Everyone Has Those Days

As a parent, it can be extremely hard to stay positive. You see parents boasting about how their angels ate their organic meatless Monday meal perfectly and ate an apple that wasn’t covered in sugar or candy for dessert. I’m lucky if I can get my 5 year old to eat anything that isn’t a hot dog, Burger King, or covered in so much ketchup that the ketchup is the main dish. I’d like to think I’m in the majority on this one.

I will never be that all organic mom that can leave the house in yoga pants with confidence and a kale only smoothie for my detoxing. I can guarantee that I’ll either have a tea with sugar or a coffee with an obscene amount of creamer in it. I can guarantee that 9 out of 10 times my children will be on time. I can guarantee that I will grab whatever jeans and t-shirt smell and look like they could be clean. I can guarantee my hair will be disheveled as if I’m purposely trying for that bedhead look. I’m not. That is probably actually either bedhead or I was trying to pull my hair out because parenting can be infuriating.

There are a lot of things that you cannot guarantee as a parent and you have to cling to those things you can be sure of. I can guarantee that if I even say “Please” and “Clean” in the same sentence, my teenager will roll his eyes at me and groan about how unfair life is. I can predict that and hold my breath to avoid getting annoyed. Not everyday is going to be perfect as a parent. In fact, you may have more bad days than good ones. That’s okay. I admit that I lose my shit more often than I should. Just yesterday I spent 40% of my day raising my voice and yelling at my kids. Was it effective? Not really. Did it make me feel better? Nope. Did I eat a bunch of lemon Oreos to soothe me? Oh yes, that absolutely happened. If I had bought my peanut butter M&Ms for NaNoWriMo early, those probably would have been devoured too.

Remember this anytime you see a mom on Facebook that seemingly has their life together: They are likely losing it just as much as you do. The problem is they sweep it under the rug to give this illusion of perfection to make them seem better. I have no shame. I don’t mind admitting that I bribe my kids with cookies to eat their supper. I’ll admit that my youngest said “mom, you need to have more patience with me” for me to respond “I’ll learn patience when you learn to listen”. I’m okay with not being perfect because I refuse to achieve an unrealistic expectation of what it means to be a parent. My children have clothing, a roof over their head, and are still alive. That’s really the important thing. My sanity is apparently optional.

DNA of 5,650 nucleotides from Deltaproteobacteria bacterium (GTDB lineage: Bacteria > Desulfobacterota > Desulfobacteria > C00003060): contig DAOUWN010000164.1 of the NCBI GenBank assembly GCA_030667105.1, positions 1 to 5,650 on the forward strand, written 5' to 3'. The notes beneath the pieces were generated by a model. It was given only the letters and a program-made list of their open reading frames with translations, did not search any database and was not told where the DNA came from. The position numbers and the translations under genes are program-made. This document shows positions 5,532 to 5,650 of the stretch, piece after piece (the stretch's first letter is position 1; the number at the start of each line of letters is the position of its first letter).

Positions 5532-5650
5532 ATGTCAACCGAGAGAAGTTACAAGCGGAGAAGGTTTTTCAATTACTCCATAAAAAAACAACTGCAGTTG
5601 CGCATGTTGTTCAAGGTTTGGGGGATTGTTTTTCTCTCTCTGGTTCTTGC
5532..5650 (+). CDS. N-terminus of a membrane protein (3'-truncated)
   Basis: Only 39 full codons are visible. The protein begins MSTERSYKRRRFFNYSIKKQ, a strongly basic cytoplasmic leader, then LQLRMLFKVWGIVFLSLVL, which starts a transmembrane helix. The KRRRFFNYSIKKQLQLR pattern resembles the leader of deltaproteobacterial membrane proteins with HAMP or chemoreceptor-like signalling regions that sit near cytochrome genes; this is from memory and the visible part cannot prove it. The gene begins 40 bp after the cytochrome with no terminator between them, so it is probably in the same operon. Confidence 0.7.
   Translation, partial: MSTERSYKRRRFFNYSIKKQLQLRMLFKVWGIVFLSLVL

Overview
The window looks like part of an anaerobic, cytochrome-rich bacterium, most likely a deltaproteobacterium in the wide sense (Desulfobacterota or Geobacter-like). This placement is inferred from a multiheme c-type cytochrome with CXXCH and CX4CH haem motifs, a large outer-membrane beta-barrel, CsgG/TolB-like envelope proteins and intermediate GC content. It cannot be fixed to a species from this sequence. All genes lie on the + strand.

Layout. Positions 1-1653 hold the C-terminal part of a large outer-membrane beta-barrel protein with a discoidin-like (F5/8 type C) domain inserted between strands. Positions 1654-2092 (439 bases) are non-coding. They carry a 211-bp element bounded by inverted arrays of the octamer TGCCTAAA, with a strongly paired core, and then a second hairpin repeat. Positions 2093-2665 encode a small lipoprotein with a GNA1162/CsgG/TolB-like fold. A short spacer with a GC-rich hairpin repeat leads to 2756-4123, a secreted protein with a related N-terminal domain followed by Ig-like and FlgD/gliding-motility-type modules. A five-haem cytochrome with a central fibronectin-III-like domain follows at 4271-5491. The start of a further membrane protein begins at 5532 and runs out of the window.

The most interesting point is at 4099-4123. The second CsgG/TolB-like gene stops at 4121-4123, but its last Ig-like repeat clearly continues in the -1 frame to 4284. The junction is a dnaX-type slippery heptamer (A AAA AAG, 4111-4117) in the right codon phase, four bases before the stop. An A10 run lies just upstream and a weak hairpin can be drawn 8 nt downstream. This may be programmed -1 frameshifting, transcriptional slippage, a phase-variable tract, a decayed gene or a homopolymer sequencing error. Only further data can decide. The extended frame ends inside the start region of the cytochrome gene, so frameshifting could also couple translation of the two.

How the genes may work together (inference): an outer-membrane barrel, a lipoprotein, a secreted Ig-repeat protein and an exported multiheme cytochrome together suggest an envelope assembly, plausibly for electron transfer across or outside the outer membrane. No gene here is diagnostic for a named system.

A parent is someone that wakes up with pee on them because their child had an accident while sleeping in your bed. A parent is someone who complains about running up 4 flights of stairs in a nightmarish situation for you because Open House is important to engaging in your child’s education. A parent goes to an elementary school Open House where it is so packed with children and parents that you just want to keep a hold of your anti-bacterial pocket buddy because you know you are going to get sick from it. (Spoiler alert: I did get sick from it. I should have had the anti-bac out.) A parent promises that they will not cook more than one meal but sometimes will actually just cook another meal because you have been beaten down and want to keep whatever shred of dignity and sanity that you have left. A parent is beaten down more easily than they care to admit. A parent will always, always, always second guess their every decision. They will think about what they could have done differently in every scenario, big or small. Most importantly, a parent loves their child unconditionally even when they consider the possibility of eBaying them or finding another parent that will want to take them off your hands for a while. Totally unrelated note: anyone want to set up a play date with their children outside of my home where I don’t need to be present?

Joking aside, I always come back to this same point: You are enough and you are doing okay. Too many times other moms feel the need to rub perfection in other people’s faces and those “imperfect” moms are left feeling dejected. I’m here to tell you that we all feel like we did a crappy job at this parenting thing some days. Some days your child has an anxiety attack and you have to breathe through it with them and it’s not your fault that they are that way. They were made exactly the way they were supposed to be. And they were given to you because they were the child that you we meant to have. You can handle it. You can do it. Just breathe and accept that you are going to lose your shit and cry in the laundry room where no one can hear you and you know for a fact know one will ever go. That’s okay because more moms than you think are right there with you.

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